Except it wasn’t really; at that stage Roddick’s edge of 31 titles to his opponent’s zero was the margin that really mattered. The third set quickly played out as Roddick and the spectators probably envisioned it: The American’s variety on the service return, sometimes moving in, other times standing 15-20 feet behind the baseline on second serves, rattled his opponent, leading to more costly double faults and forehand errors. Roddick finally ripped a backhand pass to break for 3-1, his defensive strategy working, albeit two sets later than expected.

A season writ small

Roddick finished the third set with eight aces and no double faults. Muller had five of each, outacing the American 20-18 but finishing with 10 doubles for the match to Roddick’s four. The man from Leudelange surrendered a second break late in the third, and didn’t challenge his opponent’s serve thereafter. Despite crumbling 2-6 in set 3, Muller won 150 points, the same as Roddick, and there was no mystery in his mind as to why he had fallen short of his first title yet again. 

“At the end of (the second) set I got very tight,” he said in his post-match press conference. “Maybe I lot the belief in myself to win that match.

“It was a long time since I was in a position to win a big tournament,” said the Luxembourgish player, whose last appearance in the final round of an ATP Tour event took place in Los Angeles in 2005.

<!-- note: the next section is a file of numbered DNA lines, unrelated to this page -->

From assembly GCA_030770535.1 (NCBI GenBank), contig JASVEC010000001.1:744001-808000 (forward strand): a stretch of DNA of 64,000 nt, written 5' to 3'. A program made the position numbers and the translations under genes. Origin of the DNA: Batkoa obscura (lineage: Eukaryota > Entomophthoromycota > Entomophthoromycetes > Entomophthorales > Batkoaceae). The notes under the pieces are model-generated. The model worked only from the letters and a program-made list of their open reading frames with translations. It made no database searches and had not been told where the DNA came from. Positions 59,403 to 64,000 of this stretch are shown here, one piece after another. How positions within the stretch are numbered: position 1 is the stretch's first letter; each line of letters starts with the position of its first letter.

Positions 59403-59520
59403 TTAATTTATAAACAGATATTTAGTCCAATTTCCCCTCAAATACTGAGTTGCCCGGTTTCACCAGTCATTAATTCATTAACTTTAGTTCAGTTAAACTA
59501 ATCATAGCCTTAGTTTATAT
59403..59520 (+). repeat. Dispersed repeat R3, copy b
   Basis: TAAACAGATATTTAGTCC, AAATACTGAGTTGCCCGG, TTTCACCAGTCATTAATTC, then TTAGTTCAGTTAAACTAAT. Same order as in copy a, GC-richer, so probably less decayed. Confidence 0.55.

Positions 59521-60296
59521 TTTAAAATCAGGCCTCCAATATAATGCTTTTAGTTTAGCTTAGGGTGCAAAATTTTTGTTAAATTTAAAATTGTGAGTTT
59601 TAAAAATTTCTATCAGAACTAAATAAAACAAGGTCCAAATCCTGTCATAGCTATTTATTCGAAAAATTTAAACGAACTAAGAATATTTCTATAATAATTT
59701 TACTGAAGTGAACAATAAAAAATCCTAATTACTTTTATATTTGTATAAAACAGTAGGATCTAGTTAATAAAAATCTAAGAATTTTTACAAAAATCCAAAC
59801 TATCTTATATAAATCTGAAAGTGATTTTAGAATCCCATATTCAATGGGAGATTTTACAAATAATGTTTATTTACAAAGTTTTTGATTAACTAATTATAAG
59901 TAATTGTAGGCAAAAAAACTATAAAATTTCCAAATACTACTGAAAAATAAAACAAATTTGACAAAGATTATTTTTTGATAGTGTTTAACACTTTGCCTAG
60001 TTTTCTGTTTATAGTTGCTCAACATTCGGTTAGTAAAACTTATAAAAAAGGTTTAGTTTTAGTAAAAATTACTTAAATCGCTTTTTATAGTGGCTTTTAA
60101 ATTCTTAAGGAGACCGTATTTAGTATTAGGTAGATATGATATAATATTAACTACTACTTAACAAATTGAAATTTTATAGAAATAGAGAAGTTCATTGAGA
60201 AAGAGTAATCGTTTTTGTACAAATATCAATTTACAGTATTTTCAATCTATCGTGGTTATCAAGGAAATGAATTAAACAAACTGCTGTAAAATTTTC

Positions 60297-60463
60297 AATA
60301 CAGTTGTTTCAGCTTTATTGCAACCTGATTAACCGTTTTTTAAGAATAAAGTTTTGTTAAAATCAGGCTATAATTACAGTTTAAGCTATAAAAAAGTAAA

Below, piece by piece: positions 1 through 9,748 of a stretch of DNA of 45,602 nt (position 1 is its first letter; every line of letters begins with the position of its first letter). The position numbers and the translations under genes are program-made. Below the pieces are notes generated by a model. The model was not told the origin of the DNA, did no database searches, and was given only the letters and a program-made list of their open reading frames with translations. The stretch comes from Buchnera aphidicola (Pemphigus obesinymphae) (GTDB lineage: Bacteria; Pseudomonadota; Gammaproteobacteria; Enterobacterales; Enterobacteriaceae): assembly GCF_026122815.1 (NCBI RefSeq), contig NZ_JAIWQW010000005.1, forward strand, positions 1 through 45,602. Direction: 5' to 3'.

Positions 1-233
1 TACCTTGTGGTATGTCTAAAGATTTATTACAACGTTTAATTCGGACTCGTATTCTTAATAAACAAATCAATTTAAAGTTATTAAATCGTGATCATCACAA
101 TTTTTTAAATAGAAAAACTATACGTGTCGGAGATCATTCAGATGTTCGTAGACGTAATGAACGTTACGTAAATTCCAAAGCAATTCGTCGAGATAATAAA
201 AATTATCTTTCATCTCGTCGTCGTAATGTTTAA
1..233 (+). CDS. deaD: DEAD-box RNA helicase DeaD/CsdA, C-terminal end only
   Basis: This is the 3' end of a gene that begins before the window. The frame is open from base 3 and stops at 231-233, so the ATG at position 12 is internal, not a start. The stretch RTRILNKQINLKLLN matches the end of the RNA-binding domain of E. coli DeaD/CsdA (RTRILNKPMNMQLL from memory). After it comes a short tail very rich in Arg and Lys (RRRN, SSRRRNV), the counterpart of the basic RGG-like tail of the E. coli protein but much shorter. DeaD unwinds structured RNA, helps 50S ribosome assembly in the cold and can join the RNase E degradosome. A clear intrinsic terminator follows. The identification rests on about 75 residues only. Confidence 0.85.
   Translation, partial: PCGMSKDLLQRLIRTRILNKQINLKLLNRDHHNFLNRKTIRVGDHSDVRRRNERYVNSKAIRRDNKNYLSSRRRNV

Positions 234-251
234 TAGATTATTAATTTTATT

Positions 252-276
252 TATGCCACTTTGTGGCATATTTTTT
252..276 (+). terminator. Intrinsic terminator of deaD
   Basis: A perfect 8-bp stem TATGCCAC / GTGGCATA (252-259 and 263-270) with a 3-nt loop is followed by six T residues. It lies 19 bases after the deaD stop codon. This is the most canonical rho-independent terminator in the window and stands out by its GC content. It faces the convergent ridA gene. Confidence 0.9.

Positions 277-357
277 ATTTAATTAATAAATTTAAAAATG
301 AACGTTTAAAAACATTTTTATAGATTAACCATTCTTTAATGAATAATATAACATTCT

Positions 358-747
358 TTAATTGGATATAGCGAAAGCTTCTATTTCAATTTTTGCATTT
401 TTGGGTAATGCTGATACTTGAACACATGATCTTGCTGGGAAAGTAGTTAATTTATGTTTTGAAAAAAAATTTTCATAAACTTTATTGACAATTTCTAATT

For Roddick, this match’s slow start, enormous struggle and later successes could symbolize his entire 2012 season thus far: After losing 11 of his first 18 matches this year, Roddick played an extra week in Eastbourne prior to Wimbledon, winning the title and sparking a run. Despite falling to David Ferrer, an in-form No. 5 seed at Wimbledon, Roddick’s Atlanta triumph gives him wins in 11 of his last 12 outings.

And as he heads back to grass for the London Olympics starting July 28, Roddick says that his physical struggles in set 1 do not bode ill, saying that his arm merely “lacked strength” in the early goings, perhaps because of his late semifinal finish against compatriot John Isner, another match that went three sets.

The 6’9” Isner, it so happens, will be Roddick’s doubles partner in London.

“He’ll make me look really good at the net with that serve,” Roddick said. “I don’t think any of the seeded teams or any of the teams are going to be looking forward to playing us.”

He declined to say what specific advice he would have for the younger members of U.S. squad at the Olympics, including not only Isner but Ryan Harrison, 20, and Donald Young, 23. If they’re looking for tips, though, they can find them in how Roddick says he has reacted to each of his 32 singles wins. 

“I’ve always appreciated it,” he said. “I never assumed I would win again. I just kind of go about the process of playing, and work hard, and know that I could put myself in the position enough times where you could kind of create some success for yourself.”